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Combat clutter
Launch an attack on disorganized closets, offices, garages



You know the neighbor or friend that ignites the fires of envy in you. Itís really not the person with the most expensive car or the fantastic wardrobe, or even the honor student.

Itís the person that has his or her clutter under control.

According to studies, nearly 80 percent of the clutter in our lives is not due to lack of space. Instead, the vast majority of clutter is due to disorganization.

"Everybodyís idea of organization is different," says Brendan McDaniel, owner of Action Organizing Services of Milwaukee. "There is no right or wrong way to file, store or label items. The purpose is to find something when you need it."

Sorting is always the first logical step in getting rid of clutter. McDaniel suggests creating three piles: Best Friend (items to keep), Acquaintance (items youíre not sure about) and Stranger (items to discard).

"Anything in the stranger pile should be discarded immediately, whether it is to the trash can or a donation center," he says. "If you are getting rid of something, take it to the trash right away. Items in the Acquaintance pile can be put aside for a later date, and youíre likely to find more to discard when you hit it a second time."

Jennifer McDaniel, owner of Organize for Life! in the Northshore, suggests the SPACE method for attacking the clutter in your home. After Sorting and Purging, the next step is to Assign a home for your stuff and Containerize it. The final step is Equalizing, or maintaining the clutter-free space with 15 minutes of upkeep a day.

"Putting items in a labeled container is very important," says Jennifer McDaniel. "If items are not in some structure, (the space) tends to become disorganized quicker."

Brendan McDaniel suggests clear plastic bins for regular storage and colored bins for holiday storage. "The colored bins, such as the reds and greens sold around the holiday season or the orange-and-black at Halloween, make it easy to spot the boxes you want at the appropriate time," he says.

To keep clutter down in closets, he suggests turning all the hangers toward the wall at the start of every season. At the end of the season if the hanger hasnít changed, discard the item.

"Many people keep clothes because they think they will lose weight," he says. "Nine times out of 10, if you do lose weight, you want new clothes or styles. Let them go."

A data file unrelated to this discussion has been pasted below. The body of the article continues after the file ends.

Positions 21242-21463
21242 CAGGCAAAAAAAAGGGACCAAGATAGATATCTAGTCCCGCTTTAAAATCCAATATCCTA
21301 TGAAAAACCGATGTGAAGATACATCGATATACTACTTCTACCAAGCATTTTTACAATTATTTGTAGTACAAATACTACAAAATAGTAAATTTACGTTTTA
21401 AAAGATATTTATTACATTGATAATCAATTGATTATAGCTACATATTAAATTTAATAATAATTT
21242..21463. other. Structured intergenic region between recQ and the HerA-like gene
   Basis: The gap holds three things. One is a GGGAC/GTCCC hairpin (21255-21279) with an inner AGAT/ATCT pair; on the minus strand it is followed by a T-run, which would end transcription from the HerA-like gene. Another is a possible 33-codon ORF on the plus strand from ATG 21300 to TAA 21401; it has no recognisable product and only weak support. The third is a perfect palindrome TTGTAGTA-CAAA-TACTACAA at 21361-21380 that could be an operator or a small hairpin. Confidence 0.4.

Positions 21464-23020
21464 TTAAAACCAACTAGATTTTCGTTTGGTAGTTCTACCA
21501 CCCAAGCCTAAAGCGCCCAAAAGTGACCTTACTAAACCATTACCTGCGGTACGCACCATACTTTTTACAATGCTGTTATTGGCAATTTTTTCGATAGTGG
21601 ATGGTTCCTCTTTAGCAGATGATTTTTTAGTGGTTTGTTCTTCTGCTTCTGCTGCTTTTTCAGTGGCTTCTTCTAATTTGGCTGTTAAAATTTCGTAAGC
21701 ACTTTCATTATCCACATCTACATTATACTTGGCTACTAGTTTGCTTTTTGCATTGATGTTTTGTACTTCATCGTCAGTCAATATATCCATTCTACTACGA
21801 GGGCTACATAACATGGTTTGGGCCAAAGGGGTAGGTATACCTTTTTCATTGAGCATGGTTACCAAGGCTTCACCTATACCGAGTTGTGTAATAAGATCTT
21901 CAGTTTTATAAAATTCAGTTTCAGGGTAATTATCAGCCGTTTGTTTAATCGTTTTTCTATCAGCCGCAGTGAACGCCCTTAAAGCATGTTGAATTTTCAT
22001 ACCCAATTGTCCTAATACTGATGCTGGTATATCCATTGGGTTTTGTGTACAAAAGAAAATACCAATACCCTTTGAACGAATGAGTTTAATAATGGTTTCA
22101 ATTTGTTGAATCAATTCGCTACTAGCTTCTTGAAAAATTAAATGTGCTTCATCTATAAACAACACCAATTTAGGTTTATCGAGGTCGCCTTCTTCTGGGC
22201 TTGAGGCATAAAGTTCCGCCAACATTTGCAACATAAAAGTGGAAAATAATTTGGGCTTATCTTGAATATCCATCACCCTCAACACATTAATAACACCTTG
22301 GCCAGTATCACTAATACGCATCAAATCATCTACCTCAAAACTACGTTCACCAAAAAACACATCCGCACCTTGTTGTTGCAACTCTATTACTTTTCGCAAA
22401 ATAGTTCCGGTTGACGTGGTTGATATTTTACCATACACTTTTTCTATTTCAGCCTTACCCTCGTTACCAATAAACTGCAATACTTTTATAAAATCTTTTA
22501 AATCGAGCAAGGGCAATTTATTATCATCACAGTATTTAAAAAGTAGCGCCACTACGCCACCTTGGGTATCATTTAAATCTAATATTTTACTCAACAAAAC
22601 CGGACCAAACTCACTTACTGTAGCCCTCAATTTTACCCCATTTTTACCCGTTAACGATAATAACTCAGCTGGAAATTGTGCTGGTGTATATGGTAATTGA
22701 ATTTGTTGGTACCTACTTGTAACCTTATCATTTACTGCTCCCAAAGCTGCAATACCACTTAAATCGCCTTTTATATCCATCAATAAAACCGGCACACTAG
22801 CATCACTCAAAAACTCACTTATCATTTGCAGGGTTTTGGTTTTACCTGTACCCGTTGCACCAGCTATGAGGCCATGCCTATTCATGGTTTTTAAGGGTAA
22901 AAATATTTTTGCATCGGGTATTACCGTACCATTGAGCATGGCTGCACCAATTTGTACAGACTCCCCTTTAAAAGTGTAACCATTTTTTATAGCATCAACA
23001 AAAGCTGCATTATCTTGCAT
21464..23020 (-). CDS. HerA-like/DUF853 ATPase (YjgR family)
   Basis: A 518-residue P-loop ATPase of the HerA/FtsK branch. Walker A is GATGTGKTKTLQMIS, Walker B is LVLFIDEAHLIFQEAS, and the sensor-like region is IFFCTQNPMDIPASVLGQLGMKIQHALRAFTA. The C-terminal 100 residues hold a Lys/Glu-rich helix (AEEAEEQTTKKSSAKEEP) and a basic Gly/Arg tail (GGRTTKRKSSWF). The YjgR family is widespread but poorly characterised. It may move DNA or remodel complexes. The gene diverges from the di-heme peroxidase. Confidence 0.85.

Home offices tend to accumulate clutter, particularly papers. According to the Quill Paper Products survey, 45 new sheets of paper are generated by each American office worker each day. Couple that with the 49,000 pieces of mail ó a third of which is junk mail ó the average American receives at home during his or her lifetime and the home office often gets buried in paperwork.

Try this drastic tip to get the clutter moving out: Put all loose papers in a banker box or bin, which will make the office look instantly organized. Then grab a handful of papers and begin sorting them into categories. The experts then suggest using sticky notes to denote the categories and, when each pile is complete, they can be transferred into their own file folders.

Clutter elimination can be applied to any living space, from your office to your home and even your garage, a place that often becomes the "final frontier" for most families.

"The garage has a tendency to become a very expensive storage facility," says Paul Jorgensen, owner of GarageTek in Waukesha. "The typical garage has four corners and eventually everything ends up leaning in a corner and you end up with an Ďoctopusí of things that youíre not quite sure you have."

He says that most of his clients reach a point where they realize they need professional help.

"When does it happen? When they end up going to the store for the third time to buy a rake because they canít find the ones they already own," he says.

GarageTek uses a zone approach to help clients bust garage clutter. For example, childrenís items may get their own zone, a golfer in the family gets another.

"The aim is to give everything its own space," he says. "When everything has a visual spot, you have a much greater tendency to put things back and stay organized."

Likewise, Jorgensen suggests moving everything up and off the floor whenever possible.

"Not only does this help you see that everything is in its place, it also reduces the time it takes you to clean the garage to about two minutes with a leaf blower," he notes. "That makes organizing worth it right there."